Pensions shortfall in Britain: savings culture must be revitalised
An article in City AM , one of the leading newspapers in London and the home counties, reports on research that shows the majority of individuals in the UK will face a shortfall in their pension pots.
It says this amounting to thousands of pounds each year, as they are severely underestimating how much they will require to live a comfortable lifestyle in retirement.
The findings by Aviva show that on average, individuals anticipate an annual income of £12,590 on retirement, but just 29 per cent of this will be covered by savings and investment. Even people who claim to be ‘retirement ready’ will face a shortage, with investments covering just over half of their future pension income.
Managing director of Aviva retirement solutions, Clive Bolton says of the shortfall: “It is very easy for people to underestimate how long retirement pots need to last, and it takes a careful balancing act to plan for the future as well as enjoying the here-and-now.”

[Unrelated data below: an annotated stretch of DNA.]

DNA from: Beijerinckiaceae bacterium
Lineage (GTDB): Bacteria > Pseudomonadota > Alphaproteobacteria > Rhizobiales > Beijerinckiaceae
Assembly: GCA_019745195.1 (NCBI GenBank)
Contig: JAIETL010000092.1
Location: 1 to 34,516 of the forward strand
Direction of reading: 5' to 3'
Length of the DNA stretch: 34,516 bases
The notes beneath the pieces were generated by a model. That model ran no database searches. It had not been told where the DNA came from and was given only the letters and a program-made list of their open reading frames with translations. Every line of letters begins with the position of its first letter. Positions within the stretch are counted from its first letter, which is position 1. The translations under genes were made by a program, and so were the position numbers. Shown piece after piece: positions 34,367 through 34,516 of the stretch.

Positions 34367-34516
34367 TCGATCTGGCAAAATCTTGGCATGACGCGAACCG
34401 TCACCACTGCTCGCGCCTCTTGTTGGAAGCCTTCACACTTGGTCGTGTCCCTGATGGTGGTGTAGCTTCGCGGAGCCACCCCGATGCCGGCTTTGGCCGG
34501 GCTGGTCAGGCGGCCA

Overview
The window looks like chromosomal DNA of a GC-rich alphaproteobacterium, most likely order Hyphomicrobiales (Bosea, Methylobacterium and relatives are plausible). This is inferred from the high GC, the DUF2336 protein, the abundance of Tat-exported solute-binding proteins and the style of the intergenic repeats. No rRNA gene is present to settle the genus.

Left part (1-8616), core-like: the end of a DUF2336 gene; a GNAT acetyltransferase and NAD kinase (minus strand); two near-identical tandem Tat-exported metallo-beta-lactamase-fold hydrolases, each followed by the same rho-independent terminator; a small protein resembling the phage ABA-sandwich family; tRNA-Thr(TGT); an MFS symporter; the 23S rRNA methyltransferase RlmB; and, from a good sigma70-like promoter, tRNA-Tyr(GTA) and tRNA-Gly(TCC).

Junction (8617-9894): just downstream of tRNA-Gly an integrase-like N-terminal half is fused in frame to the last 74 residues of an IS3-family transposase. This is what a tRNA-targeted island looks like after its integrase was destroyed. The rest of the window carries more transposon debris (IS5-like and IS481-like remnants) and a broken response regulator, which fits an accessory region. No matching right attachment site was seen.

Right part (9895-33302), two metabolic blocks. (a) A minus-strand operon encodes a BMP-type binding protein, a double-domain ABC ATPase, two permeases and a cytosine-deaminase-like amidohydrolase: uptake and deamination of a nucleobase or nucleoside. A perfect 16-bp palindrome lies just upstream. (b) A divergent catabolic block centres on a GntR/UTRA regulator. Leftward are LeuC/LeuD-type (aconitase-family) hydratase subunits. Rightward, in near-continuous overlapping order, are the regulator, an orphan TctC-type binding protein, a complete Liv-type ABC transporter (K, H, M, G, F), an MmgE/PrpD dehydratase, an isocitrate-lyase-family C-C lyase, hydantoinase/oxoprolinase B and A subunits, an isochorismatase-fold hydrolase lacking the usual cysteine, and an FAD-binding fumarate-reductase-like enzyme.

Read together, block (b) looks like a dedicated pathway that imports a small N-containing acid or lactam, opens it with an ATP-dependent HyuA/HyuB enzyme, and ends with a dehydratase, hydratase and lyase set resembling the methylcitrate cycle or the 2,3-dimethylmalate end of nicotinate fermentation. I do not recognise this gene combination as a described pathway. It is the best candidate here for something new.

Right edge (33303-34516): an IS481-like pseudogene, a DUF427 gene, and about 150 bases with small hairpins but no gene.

This article echoes the findings of a recent deVere Group poll regarding baby boomers approaching retirement.
A sample of clients in the UK and U.S., aged between 50 and 65 were asked “what is your number one financial worry?”
52 per cent claimed the primary concern nearing retirement is not being able to maintain their current lifestyle throughout their golden years.
19 per cent of those asked cited not being able to stop work when they wish; 15 per cent of clients said not being in a position to support close relatives financially, and the remaining 14 per cent named health and care costs as their main concerns in retirement.
The results of the deVere survey show that even though these so-called baby boomers are one of the wealthiest generations, they still have major financial worries with regards to their financial status in old age, and fear they simply haven’t saved enough during their working lives.
I am often quoted in the press about the importance of a fundamental change in attitude towards saving, in order to circumvent potentially devastating consequences in retirement.
When you consider increasing life expectancy – meaning savings need to last longer – the cost of living on the rise, company pension scheme deficits, low interest rates and rising care costs, not to mention the government not being in a position to support pensioners in the future, it is vital that the savings culture takes a dramatic turn.
Although the ‘live for the moment’ attitude is not without its perks, ‘tomorrow’ will eventually present itself, therefore people must prepare for their retirement as early in their working lives as possible, to maintain or exceed their lifestyle ambitions as they get older.
The time to act is now, as the longer individuals delay their retirement plans, the more difficult it will be.